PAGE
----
I have a Facebook friend in Colorado, another Christian writer I’ve met with a number of times over the years at various Christian publishing events. For the past few years she’s been writing about her oldest son, Zach, who is a drug addict.
He’s had periods of being clean, but they haven’t lasted. Last summer he nearly died from a drug overdose — his third overdose in less than a year — and spent several days in ICU on a respirator, suffering seizures.
To put it mildly, my friend has gone through hell and back, years of dreading yet praying for the phone to ring with news either from her son or about him.
For years I’ve followed this friend as she’s gone and continues to go from chaos to chaos, with short times of hope and reprieve in between. When Zach is doing well, she’s doing well. When he isn’t, then she alternates moment by moment between trusting God and utter panic. Recently, my friend hadn’t heard from her son in a while, which could be good news or not good. It’s the not knowing that makes a mom insane with worry and fear.
The other day she posted the following on her Facebook page:
“Still no word from Zach. As I prayed, ‘Lord, he is so lost. Please find him!’ I heard God saying to me, ‘Zach is not lost. I know exactly where he is. I’ve got him. But do you know who IS lost, my child? You are.
“‘You are lost in your mind, a mother sheep mentally roving hills and city streets, searching for a son whom I have already found. You need to let me find YOU now. Let me pick you up, mend your heart and take you back home.’”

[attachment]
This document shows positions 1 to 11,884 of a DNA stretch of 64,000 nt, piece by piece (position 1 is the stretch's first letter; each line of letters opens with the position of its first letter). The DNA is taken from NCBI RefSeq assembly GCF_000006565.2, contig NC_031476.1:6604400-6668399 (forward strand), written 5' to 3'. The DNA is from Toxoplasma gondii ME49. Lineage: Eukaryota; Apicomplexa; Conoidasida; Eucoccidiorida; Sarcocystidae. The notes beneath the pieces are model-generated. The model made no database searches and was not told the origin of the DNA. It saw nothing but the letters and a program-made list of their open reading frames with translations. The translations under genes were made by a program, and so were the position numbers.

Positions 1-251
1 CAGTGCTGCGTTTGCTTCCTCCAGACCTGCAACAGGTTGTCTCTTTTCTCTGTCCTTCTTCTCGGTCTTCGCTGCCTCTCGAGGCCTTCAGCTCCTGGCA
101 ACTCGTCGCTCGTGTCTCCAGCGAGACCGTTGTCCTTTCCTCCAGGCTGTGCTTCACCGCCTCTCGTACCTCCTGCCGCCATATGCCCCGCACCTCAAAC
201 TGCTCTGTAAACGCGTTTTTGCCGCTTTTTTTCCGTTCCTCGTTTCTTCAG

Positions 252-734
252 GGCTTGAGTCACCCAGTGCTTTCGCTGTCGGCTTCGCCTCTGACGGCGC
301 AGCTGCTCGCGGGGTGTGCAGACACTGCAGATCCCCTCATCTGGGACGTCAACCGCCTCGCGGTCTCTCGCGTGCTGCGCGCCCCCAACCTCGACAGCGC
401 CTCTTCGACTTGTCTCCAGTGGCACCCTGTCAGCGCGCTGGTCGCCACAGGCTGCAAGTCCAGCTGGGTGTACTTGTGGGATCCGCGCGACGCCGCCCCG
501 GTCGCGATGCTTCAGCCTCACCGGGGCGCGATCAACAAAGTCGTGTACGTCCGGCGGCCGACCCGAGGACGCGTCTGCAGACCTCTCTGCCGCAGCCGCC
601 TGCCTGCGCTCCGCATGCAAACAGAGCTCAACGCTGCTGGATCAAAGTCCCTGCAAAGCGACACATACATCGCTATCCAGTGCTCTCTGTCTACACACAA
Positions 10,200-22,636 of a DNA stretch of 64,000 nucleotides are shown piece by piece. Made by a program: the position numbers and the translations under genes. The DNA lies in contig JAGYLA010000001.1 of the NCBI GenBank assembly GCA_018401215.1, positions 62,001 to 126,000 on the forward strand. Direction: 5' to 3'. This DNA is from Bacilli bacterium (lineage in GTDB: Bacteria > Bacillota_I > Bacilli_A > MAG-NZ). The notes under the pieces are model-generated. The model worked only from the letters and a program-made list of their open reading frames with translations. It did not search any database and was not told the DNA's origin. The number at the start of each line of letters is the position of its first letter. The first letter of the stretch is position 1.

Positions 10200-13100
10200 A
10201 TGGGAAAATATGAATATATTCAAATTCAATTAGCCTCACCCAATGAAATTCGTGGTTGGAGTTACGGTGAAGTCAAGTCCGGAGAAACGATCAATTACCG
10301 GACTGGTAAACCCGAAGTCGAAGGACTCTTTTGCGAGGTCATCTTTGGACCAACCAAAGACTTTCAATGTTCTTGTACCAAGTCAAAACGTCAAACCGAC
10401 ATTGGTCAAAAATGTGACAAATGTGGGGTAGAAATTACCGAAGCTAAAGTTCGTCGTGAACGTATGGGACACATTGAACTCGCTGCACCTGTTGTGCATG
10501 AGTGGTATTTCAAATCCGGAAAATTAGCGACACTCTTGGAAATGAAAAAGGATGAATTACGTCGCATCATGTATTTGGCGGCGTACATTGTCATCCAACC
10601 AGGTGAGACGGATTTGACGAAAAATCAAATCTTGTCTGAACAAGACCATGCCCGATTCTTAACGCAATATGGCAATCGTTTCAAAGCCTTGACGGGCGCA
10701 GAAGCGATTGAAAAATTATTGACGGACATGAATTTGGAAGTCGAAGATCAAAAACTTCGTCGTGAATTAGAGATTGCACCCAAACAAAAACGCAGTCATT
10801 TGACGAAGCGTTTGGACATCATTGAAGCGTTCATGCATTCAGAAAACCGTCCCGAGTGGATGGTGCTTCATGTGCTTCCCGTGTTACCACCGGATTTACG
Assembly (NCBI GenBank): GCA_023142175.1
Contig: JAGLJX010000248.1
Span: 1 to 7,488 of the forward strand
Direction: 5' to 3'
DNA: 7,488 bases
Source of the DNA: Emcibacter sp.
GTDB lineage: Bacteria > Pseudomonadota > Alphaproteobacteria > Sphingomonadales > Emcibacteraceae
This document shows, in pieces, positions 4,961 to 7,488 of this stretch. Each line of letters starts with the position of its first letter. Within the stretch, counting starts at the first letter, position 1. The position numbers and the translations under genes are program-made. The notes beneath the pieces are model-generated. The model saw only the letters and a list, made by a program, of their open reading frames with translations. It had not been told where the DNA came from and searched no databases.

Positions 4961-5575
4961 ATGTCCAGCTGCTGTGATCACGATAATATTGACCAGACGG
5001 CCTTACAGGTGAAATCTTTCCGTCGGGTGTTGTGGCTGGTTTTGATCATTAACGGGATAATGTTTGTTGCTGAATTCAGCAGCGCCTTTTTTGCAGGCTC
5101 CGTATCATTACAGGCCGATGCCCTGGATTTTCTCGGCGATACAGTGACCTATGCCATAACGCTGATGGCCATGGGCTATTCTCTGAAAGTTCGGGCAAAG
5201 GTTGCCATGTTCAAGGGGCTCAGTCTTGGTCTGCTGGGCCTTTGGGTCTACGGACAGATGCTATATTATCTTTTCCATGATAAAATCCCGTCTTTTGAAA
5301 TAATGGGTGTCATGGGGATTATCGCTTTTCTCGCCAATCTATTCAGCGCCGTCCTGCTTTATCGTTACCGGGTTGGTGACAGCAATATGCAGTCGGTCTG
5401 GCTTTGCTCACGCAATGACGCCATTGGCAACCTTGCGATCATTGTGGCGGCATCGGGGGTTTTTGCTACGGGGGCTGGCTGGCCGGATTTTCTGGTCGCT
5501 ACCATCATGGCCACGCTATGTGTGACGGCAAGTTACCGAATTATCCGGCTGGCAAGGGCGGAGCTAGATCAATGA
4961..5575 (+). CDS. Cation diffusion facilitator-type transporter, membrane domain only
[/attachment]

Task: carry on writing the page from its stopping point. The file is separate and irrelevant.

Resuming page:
She wrote about the gospel story Jesus told about the Good Shepherd who left the 99 sheep in his flock to seek and save the one lost lamb, and that he “didn’t take other sheep with him as a sidekick or to help him out.”
She said God’s job is tending his flock, and our job, as his flock, is to “live as found ones,” lying down in green pastures, being led beside quiet, still waters so our souls can be refreshed and restored.
“Our job is to be healthy and happy at home so we can welcome the lost one with joy when the Shepherd walks through the gate with the tired lamb in his arms,” she wrote.
Later that day she added:
“Long story, of which I only know a bit: Zach was beaten and out of it for a number of days. But he is alive and appears he is going to be OK now. He called from a borrowed phone.
“I would’ve slept OK tonight even if he had not called, because I am at such a place of deep surrender and trust. But of course, I will sleep much more peacefully and deeply now.
“This doesn’t mean that tomorrow all will be OK, circumstantially. And maybe this is the bigger lesson: I do not know the future, but I know the One who holds my hand and the hands of my children and grandchildren into all my tomorrows. And that has to be enough or I will miss all the beauty of my todays. Love and relief and hugs to you all!”
Jesus called himself the Good Shepherd, and that’s who he is. He’s the one who feeds them, guides them along paths of righteousness, comforts and protects them with his rod and his staff, the one who lays down his life for them. He is the Shepherd who searches and seeks persistently, tirelessly, until he finds and rescues his lost sheep and brings them back to the safety of his flock — and we are all, at times, lost sheep needing to be found.
The good news is this: The Good Shepherd always seeks, always finds and always saves all who belong to him. Not one lamb entrusted to his care is ever, ever lost. Love and relief and hugs to us all!
Nancy Kennedy is the author of “Move Over, Victoria - I Know the Real Secret,” “Girl on a Swing,” and her latest book, “Lipstick Grace.” She can be reached at 352-564-2927 or via email at firstname.lastname@example.org.
Follow her on Twitter at @nancykchronicle.